Why was Rajya Sabha formed? While all important decisions are taken by Lok Sabha

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The ‘Council of States’ which is also known as Rajya Sabha, a nomenclature that was announced by the chair in the House on the 23rd August 1954 has its own distinctive features.
The ‘Council of States’ which is also known as Rajya Sabha, a nomenclature that was announced by the chair in the House on the 23rd August 1954 has its own distinctive features.

The ‘Council of States’ which is also known as Rajya Sabha, a nomenclature that was announced by the chair in the House on the 23rd August 1954 has its own distinctive features. The origin of the second Chamber can be traced to the Montague-Chelmsford Report of 1918. The Government of India Act, 1919 provided for the creation of a ‘Council of State’ as a second chamber of the then legislature with a restricted franchise which actually came into existence in 1921. The Governor-General was the ex-officio President of the then Council of State. The Government of India Act, 1935, hardly made any changes in its composition.

Rajya sabha
Rajya sabha

Here the question raise why Rajya Sabha was founded? The answer has two aspects one is in the favour and another is in opposition. Let start with No

NO
1. The importance of the Rajya Sabha is inversely proportionate to the strength of the ruling party in the Upper House. You can see this happening these days in our Parliament. In the absence of a strong opposition in the LS, the NDA government (which has a majority in the LS, but not in the RS) will still face the challenge in the RS to get a debatable legislation passed.
2. The contemporary argument against it comes from two primary angles. The first one suggests that a Lok Sabha that has representation from several regional parties more than adequately represents a federal country. The recent reversal on the land acquisition ordinance is an example of this federal character of the Lok Sabha in practice.
3. The second argument charges that the Rajya Sabha has become a haven for losers in elections, crony capitalists, compromised journalists and party fundraisers.

YES
1. In a Federal system, the Rajya Sabha represents the interests of the states.
2. Rajya Sabha acts as a check on the majoritarian tendencies of the Lok Sabha. Many a hastily passed Bill has been subject to withering scrutiny by the Rajya Sabha.
3. It is also an effective means of co-opting eminent members of the society who would never win an election on their own, into the legislative procedure.
4. RS produces politicians like Arun Jaitley and Sitaram Yechuri who never go and work for people directly. RS has celebs who are simply like kids lost at the fair.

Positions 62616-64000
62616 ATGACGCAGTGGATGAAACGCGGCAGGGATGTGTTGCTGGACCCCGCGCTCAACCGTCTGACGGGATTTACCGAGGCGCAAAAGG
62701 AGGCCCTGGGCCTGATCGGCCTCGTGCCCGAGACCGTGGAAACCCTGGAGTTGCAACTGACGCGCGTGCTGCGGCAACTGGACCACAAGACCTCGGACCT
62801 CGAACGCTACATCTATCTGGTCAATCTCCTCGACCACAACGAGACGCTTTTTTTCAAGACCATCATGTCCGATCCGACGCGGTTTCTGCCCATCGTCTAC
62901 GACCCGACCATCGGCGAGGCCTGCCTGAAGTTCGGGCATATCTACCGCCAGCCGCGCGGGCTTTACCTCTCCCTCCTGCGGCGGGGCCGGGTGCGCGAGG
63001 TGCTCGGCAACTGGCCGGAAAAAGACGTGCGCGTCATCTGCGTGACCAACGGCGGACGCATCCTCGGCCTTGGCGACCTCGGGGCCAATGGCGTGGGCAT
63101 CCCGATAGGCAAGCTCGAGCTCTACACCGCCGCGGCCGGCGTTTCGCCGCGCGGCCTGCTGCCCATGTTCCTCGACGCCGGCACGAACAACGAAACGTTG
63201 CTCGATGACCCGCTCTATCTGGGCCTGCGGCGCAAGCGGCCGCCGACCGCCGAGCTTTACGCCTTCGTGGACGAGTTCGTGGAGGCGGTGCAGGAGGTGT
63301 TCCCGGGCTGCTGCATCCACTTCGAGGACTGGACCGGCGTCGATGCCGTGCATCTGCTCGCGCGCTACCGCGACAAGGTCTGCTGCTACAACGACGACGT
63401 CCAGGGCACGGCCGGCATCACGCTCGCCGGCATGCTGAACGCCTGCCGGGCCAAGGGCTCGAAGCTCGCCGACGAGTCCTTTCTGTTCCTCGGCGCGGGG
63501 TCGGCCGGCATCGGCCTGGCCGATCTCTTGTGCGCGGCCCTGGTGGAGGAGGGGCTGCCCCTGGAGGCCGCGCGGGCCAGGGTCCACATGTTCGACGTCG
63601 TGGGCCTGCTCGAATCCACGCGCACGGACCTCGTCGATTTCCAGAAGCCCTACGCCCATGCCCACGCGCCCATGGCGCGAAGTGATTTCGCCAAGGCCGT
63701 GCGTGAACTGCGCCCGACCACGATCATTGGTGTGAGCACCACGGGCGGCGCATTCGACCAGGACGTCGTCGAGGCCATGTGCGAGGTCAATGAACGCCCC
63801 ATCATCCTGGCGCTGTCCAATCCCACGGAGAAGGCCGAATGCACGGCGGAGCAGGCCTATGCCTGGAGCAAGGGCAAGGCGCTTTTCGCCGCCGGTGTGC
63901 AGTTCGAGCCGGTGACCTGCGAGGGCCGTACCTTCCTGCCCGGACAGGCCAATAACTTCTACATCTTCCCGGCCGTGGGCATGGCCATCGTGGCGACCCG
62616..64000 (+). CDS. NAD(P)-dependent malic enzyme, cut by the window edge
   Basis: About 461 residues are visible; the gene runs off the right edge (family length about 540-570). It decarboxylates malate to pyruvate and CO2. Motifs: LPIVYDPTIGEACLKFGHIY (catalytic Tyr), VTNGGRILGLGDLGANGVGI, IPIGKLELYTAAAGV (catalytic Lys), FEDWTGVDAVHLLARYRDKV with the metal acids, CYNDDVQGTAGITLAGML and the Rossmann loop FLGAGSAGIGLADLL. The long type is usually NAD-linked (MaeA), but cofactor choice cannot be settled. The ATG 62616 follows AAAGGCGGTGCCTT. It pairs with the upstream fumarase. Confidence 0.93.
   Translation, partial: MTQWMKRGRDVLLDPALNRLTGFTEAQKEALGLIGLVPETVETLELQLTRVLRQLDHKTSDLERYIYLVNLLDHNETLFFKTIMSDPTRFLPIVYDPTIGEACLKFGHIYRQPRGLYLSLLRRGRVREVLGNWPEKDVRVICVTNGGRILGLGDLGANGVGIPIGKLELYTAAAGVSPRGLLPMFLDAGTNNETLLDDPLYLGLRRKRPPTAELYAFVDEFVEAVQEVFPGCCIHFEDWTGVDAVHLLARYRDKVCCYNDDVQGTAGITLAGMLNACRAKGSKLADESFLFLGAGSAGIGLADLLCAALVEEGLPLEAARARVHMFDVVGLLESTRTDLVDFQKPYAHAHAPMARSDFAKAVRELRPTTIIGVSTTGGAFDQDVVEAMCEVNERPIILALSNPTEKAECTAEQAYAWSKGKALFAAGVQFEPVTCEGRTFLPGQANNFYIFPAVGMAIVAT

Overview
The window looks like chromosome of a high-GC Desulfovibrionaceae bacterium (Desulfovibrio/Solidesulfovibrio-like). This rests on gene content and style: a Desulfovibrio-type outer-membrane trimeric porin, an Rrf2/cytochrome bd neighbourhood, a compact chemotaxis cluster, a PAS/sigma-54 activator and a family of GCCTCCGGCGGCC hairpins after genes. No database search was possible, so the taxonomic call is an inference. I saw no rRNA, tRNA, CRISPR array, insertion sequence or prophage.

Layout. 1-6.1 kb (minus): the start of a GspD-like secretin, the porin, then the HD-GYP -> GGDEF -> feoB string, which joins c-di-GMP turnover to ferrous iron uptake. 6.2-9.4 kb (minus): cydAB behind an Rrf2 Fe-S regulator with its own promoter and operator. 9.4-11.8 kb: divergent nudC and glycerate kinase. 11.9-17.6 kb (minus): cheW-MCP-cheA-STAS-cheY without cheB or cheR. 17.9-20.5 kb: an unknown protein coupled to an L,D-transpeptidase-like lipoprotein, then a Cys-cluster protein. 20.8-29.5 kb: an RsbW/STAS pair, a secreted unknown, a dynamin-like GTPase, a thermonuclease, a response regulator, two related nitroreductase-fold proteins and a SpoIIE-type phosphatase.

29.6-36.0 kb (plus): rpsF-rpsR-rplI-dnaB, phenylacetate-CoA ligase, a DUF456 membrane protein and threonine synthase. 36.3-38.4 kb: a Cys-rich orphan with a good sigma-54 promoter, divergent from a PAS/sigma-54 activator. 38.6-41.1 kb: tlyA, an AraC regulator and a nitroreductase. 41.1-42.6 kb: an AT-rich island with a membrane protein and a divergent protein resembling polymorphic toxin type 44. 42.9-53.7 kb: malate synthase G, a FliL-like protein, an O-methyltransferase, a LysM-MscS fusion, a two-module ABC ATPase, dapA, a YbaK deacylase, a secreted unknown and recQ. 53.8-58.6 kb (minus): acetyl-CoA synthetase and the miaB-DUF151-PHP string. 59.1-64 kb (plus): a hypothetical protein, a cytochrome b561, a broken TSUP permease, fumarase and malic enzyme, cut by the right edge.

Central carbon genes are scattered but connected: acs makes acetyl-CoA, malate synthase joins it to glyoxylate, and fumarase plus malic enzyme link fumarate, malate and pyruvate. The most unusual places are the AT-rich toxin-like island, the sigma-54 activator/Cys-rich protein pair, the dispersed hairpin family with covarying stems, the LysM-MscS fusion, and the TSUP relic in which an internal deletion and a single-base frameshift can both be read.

5. While we had nominated members like Lata Mangeshkar and Dilip Kumar who rarely attended sessions
6. Rajya Sabha has prevented hasty legislation and has served as dignified chamber representing the federal principle.

Here are some of the Recommendations to improve existing Rajya sabha Working Structure: 
8. It is much more practical to try and reform the Rajya Sabha than seeking to abolish it.
9. Members of the Rajya Sabha be directly elected by the citizens of a state. This will reduce cronyism and patronage appointments.
10. This step should be combined with equal representation for each state (say, five or three members) so that large states do not dominate the proceedings in the House.
11. This streamlined Rajya Sabha should remain deliberative, but there should be deadlines set for responding to bills initiated in the Lok Sabha.

Conclusion:
“Men are mortal. So are ideas. An idea needs propagation as much as a plant needs watering. Otherwise, both will wither and die,” said B.R. Ambedkar, the principal author of India’s constitution.
It is virtually impossible to abolish the Rajya Sabha without adopting a new Indian Constitution. The bicameral nature of the Indian Parliament is likely to be interpreted as a “basic structure” of the Indian Constitution, rendering it incapable of being amended.
Regretfully the Rajya Sabha today does not reflect the rich cultural diversity of the states(which it was intended to do at its conception) and the country in its debates or its discussions. It does not reflect the national perspective as it has basically become a victim to party politics. But then, democracy is nothing but a trade-off between total chaos and tolerable confusion…

 

 

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